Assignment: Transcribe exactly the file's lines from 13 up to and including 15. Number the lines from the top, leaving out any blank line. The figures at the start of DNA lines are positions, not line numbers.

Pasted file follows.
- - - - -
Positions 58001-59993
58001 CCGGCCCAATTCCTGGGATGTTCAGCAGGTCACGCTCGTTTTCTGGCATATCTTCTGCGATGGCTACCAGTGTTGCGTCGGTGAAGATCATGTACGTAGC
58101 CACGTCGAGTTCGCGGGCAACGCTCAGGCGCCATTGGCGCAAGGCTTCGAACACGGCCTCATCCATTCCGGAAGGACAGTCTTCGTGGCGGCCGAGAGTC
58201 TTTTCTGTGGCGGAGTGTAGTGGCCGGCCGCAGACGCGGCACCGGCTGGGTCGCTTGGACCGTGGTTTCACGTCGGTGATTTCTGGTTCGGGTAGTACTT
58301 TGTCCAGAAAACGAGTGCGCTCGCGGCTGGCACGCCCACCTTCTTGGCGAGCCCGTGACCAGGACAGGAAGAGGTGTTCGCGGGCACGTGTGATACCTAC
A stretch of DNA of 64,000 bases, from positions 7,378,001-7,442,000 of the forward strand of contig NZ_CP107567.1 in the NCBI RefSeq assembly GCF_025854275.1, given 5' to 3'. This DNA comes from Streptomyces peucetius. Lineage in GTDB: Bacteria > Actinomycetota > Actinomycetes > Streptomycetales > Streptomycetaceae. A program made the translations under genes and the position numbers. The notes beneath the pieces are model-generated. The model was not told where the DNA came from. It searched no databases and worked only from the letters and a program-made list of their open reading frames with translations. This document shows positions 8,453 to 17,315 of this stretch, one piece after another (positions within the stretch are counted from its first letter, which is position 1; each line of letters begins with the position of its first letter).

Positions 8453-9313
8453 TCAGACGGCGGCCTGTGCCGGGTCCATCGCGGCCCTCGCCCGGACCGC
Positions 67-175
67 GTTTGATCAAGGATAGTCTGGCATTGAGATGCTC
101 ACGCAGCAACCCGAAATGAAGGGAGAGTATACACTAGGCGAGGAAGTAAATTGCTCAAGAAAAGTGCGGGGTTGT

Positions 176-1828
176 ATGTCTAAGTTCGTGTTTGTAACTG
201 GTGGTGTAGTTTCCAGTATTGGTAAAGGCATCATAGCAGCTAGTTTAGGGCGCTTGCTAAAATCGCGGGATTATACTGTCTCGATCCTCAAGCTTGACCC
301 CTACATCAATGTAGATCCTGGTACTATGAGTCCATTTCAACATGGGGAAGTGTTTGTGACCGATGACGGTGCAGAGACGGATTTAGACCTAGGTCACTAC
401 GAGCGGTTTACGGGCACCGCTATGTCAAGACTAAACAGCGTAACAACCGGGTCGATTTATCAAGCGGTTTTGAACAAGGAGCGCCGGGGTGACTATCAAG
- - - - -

176 ATGTCTAAGTTCGTGTTTGTAACTG
201 GTGGTGTAGTTTCCAGTATTGGTAAAGGCATCATAGCAGCTAGTTTAGGGCGCTTGCTAAAATCGCGGGATTATACTGTCTCGATCCTCAAGCTTGACCC
301 CTACATCAATGTAGATCCTGGTACTATGAGTCCATTTCAACATGGGGAAGTGTTTGTGACCGATGACGGTGCAGAGACGGATTTAGACCTAGGTCACTAC